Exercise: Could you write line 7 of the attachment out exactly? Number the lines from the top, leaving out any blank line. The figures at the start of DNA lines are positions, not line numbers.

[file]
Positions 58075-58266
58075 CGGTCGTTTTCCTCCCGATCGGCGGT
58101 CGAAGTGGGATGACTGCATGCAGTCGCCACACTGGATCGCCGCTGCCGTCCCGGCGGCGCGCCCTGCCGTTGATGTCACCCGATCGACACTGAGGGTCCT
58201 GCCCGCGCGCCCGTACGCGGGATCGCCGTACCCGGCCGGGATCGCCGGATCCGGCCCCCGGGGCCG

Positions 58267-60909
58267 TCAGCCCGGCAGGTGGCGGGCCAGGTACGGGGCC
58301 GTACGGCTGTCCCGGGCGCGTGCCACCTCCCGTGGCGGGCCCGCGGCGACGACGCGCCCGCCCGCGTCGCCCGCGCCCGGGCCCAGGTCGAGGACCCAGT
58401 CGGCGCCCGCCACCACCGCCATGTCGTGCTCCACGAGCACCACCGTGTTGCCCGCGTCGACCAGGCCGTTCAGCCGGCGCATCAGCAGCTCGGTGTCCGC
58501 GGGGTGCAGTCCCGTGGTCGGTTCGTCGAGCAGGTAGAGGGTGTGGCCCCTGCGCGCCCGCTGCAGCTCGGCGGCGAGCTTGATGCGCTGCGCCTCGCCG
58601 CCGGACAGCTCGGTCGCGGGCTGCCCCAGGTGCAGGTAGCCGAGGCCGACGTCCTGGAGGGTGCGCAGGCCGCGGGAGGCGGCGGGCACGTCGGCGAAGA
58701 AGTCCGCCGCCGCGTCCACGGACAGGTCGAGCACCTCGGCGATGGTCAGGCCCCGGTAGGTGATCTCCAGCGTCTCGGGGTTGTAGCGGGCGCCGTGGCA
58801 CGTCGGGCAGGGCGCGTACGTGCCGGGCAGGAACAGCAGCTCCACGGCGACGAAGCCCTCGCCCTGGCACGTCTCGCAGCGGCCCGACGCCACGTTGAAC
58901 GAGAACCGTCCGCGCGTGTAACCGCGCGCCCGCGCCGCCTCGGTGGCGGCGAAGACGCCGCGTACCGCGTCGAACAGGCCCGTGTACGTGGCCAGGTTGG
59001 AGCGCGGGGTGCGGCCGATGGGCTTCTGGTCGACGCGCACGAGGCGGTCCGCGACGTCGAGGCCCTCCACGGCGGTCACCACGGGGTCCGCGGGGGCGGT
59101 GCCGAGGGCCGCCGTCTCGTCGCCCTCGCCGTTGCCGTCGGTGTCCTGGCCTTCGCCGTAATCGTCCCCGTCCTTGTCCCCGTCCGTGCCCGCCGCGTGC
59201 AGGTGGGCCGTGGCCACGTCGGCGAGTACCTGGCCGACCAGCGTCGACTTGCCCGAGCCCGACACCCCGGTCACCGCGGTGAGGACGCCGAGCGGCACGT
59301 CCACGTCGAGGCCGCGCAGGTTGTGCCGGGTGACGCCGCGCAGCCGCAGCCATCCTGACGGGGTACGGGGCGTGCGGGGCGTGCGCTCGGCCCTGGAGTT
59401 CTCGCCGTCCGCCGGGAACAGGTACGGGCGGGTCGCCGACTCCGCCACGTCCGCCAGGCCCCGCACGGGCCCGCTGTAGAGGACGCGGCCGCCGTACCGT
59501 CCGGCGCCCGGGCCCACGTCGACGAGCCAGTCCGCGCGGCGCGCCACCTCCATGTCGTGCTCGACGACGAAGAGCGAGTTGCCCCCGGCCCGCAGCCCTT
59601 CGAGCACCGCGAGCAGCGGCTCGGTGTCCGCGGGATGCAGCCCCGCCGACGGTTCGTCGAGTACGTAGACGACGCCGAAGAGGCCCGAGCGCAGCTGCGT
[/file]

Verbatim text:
58301 GTACGGCTGTCCCGGGCGCGTGCCACCTCCCGTGGCGGGCCCGCGGCGACGACGCGCCCGCCCGCGTCGCCCGCGCCCGGGCCCAGGTCGAGGACCCAGT